• Running Gag:
    • The lemmings popping back to their normal form after being flattened, stomped, crushed, etc.
    • One of the lemmings farting for no reason.
    • Norm and his dance montages.
  • Sapient Cetaceans: The killer whale in the beginning of the movie seems smarter than normal, who is able to venture and remain out of the water for long periods of time, although he does retain some non-sapient predatory urges, as seen when he eats a seal (although it was part of a show).
  • Show, Don't Tell: An inverted example. Almost every scene of Norm in New York has him explaining his plan in full to several different people. It's probably not because the characters are idiots, but because the writers think children are.
  • Talking Animal: Norm and all of the animals in his Arctic home, except for the lemmings and seals.
  • Toilet Humor: You have no idea
    • When Norm and the lemmings enter Mr. Greene's skyscraper, the lemmings pee into a fish tank — and later a potted plant.
    • Later, when Norm and the lemmings realize they're being watched inside their new "house," Norm tells the lemmings to act natural. They all start farting.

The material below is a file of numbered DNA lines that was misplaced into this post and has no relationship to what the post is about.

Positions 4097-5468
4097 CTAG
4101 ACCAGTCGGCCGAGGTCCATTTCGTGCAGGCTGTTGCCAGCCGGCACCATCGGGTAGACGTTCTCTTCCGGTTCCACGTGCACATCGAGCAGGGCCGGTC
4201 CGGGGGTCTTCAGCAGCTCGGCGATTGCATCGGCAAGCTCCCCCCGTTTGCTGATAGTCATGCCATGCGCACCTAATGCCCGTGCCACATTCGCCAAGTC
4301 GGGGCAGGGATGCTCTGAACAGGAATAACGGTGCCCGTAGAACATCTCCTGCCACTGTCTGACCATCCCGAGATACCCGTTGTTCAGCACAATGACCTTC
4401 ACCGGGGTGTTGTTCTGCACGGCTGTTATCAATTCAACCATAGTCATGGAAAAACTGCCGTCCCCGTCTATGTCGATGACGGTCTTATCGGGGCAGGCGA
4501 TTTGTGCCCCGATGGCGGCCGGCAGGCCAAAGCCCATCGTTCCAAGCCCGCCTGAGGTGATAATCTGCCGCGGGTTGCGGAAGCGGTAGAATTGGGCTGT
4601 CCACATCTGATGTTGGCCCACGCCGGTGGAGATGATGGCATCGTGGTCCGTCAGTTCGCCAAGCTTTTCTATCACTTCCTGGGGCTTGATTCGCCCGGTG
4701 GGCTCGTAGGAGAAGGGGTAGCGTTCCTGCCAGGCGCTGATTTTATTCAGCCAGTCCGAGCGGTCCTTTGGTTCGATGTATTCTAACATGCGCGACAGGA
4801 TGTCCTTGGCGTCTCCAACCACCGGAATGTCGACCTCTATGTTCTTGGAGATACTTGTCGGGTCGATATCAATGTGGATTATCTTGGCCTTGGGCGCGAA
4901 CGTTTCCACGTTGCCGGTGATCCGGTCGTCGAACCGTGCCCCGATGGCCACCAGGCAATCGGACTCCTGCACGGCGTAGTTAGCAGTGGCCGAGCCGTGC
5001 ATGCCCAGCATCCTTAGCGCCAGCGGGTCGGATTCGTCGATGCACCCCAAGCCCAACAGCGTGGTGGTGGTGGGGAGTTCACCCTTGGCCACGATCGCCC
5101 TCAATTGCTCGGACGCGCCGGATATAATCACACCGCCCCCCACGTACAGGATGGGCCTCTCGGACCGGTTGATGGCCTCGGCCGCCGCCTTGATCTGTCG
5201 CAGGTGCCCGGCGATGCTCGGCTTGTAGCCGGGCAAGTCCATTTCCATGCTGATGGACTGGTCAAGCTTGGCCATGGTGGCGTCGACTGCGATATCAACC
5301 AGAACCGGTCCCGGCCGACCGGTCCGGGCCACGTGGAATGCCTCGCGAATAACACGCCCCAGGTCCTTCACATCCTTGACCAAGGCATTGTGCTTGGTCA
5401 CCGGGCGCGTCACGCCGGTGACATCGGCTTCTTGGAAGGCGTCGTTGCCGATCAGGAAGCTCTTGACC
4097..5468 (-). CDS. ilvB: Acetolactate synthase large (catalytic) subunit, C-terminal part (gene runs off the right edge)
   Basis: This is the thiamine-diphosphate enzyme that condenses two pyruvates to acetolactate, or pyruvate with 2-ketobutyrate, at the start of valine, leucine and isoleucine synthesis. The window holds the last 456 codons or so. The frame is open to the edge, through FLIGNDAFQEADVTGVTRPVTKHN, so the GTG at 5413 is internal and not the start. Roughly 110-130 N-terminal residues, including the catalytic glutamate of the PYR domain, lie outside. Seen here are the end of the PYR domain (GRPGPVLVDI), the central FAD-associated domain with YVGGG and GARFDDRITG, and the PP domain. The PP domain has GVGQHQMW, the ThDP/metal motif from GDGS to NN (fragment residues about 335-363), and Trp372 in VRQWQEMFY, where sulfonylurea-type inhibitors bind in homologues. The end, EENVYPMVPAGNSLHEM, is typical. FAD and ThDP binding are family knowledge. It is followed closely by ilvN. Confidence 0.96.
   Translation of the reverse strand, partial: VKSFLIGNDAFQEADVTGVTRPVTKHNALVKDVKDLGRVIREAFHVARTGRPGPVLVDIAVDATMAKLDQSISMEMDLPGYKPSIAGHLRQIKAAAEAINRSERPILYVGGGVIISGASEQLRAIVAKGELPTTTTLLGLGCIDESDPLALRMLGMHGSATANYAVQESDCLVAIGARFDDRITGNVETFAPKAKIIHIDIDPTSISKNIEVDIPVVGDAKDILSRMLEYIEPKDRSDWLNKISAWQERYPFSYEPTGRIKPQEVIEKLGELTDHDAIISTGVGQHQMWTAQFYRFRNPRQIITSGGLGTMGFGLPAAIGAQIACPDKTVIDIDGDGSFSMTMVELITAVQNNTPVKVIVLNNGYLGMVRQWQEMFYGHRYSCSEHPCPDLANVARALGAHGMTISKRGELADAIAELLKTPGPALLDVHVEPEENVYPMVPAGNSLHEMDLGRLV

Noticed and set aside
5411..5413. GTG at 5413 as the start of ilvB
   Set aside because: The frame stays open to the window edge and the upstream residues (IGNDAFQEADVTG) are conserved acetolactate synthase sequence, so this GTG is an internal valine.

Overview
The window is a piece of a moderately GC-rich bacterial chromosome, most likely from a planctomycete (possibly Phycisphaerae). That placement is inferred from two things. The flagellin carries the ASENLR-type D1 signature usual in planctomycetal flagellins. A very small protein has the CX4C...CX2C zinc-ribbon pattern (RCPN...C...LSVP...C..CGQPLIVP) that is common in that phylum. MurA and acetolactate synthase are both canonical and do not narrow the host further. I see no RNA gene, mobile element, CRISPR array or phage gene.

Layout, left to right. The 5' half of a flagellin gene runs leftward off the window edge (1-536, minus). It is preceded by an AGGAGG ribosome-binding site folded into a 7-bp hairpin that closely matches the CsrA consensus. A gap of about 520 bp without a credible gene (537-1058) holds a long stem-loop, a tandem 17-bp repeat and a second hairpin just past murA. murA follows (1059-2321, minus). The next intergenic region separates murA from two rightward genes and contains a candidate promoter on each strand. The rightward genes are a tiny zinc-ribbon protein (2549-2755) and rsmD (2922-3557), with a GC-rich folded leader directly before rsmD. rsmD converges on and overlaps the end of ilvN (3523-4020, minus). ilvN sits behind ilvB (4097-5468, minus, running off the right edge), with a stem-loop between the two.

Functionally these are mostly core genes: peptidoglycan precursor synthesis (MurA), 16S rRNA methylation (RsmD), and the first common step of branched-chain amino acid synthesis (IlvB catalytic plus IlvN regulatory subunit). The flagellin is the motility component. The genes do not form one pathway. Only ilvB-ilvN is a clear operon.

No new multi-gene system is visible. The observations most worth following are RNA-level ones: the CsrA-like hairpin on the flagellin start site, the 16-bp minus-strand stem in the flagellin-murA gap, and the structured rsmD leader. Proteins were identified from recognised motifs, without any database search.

Norm: (waves paw in disgust) Not that natural!
  • Two Lines, No Waiting: During the second act, Norm finds out that Mr. Greene is keeping his grandfather prisoner. Norm spends the remainder of the movie trying to free him while also being the Greene Homes mascot.
  • Unusually Uninteresting Sight: Subverted. When Norm shows up in New York, a lot of people actually do think he's a real live polar bear, and he has to constantly lie and tell them that he's just a mascot. Even then, some characters see through his lie instantly.
  • Wham Line: From one of the animal catchers, which starts the movie's subplot.
    Animal Catcher: "Another talking polar bear?!"
  • When You Coming Home, Dad?: Olympia wishes that her mother Vera was not as good at her work so they could spend more time together.